Health and social care

The views and opinions expressed in this article are those of the author and do not necessarily reflect the official policy or position of the University of Birmingham

“It is striking that the three major London health think tanks joined forces to argue that social care was the most urgent priority for any funding increase this autumn.”

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The NHS is under severe pressure, as evidenced by the National Audit Office’s new report on NHS finances, which concludes that the situation of continually rising deficits is both endemic and unsustainable. A year ago, the Comprehensive Spending Review (CSR) gave £8 billion of extra funding to the NHS for the period up to 2020, but commentary at the time noted that this was in fact ‘a crisis deferred not averted’ for about half of the extra funding was not new and was in fact coming from other Department of Health budgets such as capital spending, public health and training. This discrepancy between what the Government claims it gave to the NHS and what senior NHS leaders argue they have actually (not) had, has been the subject of much debate in recent weeks.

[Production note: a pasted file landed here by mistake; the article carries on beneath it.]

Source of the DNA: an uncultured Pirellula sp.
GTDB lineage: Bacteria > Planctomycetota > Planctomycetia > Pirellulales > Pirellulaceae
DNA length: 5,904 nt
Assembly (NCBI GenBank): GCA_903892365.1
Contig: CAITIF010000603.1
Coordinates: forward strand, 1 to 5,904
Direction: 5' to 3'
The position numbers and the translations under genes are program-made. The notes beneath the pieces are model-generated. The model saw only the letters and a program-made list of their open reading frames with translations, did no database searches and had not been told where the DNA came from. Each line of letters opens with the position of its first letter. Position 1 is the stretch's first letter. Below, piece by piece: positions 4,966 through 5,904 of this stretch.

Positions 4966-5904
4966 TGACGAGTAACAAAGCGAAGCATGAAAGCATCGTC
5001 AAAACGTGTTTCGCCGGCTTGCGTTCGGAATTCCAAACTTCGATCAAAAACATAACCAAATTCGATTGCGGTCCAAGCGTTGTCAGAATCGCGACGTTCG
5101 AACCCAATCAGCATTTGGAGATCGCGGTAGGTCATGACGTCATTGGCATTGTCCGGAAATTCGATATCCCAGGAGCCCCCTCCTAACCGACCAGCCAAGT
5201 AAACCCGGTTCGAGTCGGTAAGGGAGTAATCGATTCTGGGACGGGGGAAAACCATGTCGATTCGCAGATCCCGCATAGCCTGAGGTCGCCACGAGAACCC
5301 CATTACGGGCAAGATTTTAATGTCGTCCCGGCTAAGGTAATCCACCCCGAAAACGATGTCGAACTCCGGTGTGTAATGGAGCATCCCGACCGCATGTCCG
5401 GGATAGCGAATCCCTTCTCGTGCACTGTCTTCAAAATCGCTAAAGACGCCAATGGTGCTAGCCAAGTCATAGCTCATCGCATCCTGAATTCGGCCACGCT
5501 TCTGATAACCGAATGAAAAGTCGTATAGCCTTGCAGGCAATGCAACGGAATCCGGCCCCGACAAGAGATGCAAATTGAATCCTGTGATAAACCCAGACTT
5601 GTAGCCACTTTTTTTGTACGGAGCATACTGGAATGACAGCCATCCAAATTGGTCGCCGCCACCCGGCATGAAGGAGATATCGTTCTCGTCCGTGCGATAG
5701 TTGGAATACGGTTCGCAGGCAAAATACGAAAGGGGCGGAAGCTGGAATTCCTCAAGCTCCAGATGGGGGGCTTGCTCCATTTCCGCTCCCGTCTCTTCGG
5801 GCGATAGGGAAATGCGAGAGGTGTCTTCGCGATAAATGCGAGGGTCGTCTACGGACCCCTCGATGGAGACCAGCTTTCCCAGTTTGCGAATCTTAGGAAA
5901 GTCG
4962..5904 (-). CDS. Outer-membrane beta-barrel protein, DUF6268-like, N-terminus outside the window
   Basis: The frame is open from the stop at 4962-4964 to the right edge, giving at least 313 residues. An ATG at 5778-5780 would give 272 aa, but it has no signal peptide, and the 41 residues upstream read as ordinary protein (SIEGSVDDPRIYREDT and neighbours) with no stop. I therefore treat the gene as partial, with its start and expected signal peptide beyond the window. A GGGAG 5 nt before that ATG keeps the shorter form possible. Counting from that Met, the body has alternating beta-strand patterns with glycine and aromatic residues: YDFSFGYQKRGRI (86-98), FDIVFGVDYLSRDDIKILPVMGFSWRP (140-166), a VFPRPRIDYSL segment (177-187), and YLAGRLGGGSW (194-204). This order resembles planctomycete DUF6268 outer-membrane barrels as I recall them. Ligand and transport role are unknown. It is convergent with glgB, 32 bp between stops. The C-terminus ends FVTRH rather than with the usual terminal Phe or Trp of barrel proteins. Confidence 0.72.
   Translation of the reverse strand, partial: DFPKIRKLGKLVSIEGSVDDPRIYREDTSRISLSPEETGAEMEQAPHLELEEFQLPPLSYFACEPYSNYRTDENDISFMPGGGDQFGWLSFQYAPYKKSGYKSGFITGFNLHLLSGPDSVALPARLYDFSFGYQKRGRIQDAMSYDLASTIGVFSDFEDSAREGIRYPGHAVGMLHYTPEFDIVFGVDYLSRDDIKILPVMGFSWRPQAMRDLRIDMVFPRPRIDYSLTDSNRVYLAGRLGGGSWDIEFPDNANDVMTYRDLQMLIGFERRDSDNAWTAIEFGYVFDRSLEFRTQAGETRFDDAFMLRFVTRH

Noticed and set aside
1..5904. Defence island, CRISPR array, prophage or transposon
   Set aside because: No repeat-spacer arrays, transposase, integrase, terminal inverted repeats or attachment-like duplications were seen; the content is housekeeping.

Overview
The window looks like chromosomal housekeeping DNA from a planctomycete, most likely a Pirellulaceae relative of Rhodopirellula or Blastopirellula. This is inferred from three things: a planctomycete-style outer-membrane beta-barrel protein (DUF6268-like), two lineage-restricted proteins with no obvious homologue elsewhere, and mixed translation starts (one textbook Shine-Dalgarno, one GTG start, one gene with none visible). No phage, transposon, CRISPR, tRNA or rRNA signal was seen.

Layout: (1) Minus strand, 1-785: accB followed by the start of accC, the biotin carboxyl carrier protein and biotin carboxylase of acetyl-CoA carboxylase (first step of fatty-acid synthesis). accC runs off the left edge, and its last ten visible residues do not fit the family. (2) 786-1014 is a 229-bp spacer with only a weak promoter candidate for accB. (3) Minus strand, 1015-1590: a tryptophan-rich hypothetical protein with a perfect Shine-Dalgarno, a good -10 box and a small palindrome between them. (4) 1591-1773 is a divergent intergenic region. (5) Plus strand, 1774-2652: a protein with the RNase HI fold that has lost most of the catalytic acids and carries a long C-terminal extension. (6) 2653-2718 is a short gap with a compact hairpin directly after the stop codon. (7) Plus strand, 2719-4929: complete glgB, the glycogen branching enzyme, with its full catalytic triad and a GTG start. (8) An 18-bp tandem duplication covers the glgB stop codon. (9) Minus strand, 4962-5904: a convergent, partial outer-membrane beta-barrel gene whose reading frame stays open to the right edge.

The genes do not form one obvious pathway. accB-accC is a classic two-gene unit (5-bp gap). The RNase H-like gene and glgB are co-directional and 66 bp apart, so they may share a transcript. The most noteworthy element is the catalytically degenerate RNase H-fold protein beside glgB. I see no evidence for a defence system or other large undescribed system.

It is not however a surprise that the treasury did not announce extra funds to the NHS in the Autumn Statement, for there appears to be a view within Government that the NHS asked for more in 2014 to achieve the NHS Five Year Forward View, was given it in the CSR, and now needs to live within its means.

It is striking that the three major London health think tanks joined forces to argue that social care was the most urgent priority for any funding increase this autumn. Given the swingeing cuts that local government suffered in recent years and the resulting crisis in social care provision, this makes complete sense. It is particularly unfortunate that social care did not get a look in this time, for it is here that the pressures are most acute and needs greatest.

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